Four books for enjoyable reading begin with an ARC(Advanced Review Copy) of a book that will be published 04/14/2020." The Address Book: What Street Addresses Reveal About Identity, Race, Wealth, and Power" by Deirdre Mask is her debut and it presents a deeply researched history of the power of street names, location, as well as how street layout was determined. She reviews the Roman and early English developments on grid layout and ad hoc arrangement that is totally confusing and then looks at the power of naming and numbering streets and buildings in Vienna, Philadelphia and South Korea. Particularly interesting is her view of power following the Nazi rise in street naming in Berlin and what followed the defeat to those names. She explores this same issue in post-revolutionary Tehran , post Civil War Florida, St. Louis and South Africa following the end of apartheid. The book ends with a look at the effect of street names on homeless people. This book is all a reader would want to know on an obscure subject.

"Sports Illustrated Fifty Years of Great Writing" is exactly as billed collecting the best of 1954 to 2004 for a Fiftieth Anniversary Big Book. This is not for reading cover to cover but more for dipping in and reading an essay or two. And it's not presumptuous to say every reading will expose a great writer like Frank Deford, Roy Blount Jr., Robert Creamer, Dan Jenkins, Roger Kahn, Budd Schulberg, Thomas McGuane and George Plimpton. But who would have expected authors like John Steinbeck, William Faulkner, Wallace Stegner, and Jim Harrison contributed to SI? This is a book to cherish for the long haul especially with no live sports on the horizon.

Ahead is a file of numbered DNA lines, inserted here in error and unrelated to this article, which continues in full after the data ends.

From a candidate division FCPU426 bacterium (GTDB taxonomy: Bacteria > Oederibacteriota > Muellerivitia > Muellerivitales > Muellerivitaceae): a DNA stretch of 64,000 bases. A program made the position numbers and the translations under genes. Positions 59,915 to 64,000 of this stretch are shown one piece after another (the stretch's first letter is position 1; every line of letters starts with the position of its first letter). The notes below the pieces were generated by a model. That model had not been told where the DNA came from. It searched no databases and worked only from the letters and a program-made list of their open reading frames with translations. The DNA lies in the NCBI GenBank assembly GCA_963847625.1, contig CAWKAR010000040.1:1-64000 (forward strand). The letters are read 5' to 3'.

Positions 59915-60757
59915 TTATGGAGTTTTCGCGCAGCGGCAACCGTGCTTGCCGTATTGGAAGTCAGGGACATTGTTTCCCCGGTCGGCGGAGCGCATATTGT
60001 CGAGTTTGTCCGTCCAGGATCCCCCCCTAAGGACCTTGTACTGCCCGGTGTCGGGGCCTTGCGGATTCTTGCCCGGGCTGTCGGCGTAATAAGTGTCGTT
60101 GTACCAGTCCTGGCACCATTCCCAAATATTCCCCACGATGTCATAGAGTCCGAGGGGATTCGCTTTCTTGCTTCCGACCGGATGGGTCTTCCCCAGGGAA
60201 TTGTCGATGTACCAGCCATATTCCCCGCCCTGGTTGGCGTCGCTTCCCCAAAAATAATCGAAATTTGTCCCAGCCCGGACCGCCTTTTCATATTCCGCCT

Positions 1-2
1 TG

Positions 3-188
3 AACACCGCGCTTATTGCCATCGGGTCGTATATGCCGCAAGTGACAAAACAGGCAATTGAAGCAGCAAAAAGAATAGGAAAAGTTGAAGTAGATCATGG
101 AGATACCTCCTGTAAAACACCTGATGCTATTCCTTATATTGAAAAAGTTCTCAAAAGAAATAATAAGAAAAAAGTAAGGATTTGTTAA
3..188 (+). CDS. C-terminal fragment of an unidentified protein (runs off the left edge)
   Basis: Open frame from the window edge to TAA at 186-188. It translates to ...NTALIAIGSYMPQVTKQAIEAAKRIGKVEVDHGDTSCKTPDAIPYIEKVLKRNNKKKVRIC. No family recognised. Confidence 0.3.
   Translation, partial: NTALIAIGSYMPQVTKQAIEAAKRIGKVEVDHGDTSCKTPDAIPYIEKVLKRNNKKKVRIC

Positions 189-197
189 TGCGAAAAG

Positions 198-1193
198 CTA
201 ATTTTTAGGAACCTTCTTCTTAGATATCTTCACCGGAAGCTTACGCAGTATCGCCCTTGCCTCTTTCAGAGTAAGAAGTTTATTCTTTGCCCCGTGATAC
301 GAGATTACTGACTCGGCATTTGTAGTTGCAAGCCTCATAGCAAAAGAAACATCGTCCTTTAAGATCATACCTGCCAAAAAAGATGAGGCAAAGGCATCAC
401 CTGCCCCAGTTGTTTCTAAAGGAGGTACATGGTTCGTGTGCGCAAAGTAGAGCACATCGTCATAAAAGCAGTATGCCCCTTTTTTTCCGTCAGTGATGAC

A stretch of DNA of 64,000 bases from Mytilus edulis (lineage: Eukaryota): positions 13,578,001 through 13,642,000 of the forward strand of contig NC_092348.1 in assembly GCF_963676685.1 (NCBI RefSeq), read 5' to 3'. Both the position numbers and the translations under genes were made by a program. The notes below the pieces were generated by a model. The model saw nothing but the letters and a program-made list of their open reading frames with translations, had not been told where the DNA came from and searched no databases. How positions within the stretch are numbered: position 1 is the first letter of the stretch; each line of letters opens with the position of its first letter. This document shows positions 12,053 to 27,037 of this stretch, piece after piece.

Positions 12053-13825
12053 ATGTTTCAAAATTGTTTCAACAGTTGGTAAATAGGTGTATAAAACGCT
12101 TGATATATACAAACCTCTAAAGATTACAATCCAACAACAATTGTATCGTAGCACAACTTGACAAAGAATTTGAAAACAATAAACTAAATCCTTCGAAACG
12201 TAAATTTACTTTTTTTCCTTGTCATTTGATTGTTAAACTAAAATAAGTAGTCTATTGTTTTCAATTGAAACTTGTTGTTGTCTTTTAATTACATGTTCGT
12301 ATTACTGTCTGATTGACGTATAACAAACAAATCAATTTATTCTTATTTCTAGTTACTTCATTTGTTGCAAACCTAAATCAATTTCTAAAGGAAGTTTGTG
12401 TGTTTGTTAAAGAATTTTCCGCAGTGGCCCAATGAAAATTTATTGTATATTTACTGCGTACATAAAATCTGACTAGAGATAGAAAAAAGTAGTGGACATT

A third book was a re-read especially after attending a February Loveland Symphony Orchestra 250th birthday salute concert to Ludwig Beethoven. I re-opened Edward Dusinberre's "Beethoven for a Later Age: Living With the String Quartets" and enjoyed the book all over again. Dusinberre, the first violinist since 1993 of the world-class Takacz Quartet , now based in Boulder at the University of Colorado, blends his story from audition to the quartet to working with three other fantastic musicians, originally from Hungary, as they learn and perform Beethoven's string quartets, deal with a brutal travel and performance schedule, illness and death. This real life view of an elite musical operation is matched with Dusinberre's vivid re-telling the drama in Beethoven's life as deafness took over, Napoleon's armies repeatedly entered Vienna, and no one would pay Beethoven the agreed upon money for his compositions and concerts.This book is really special if you enjoy classical music.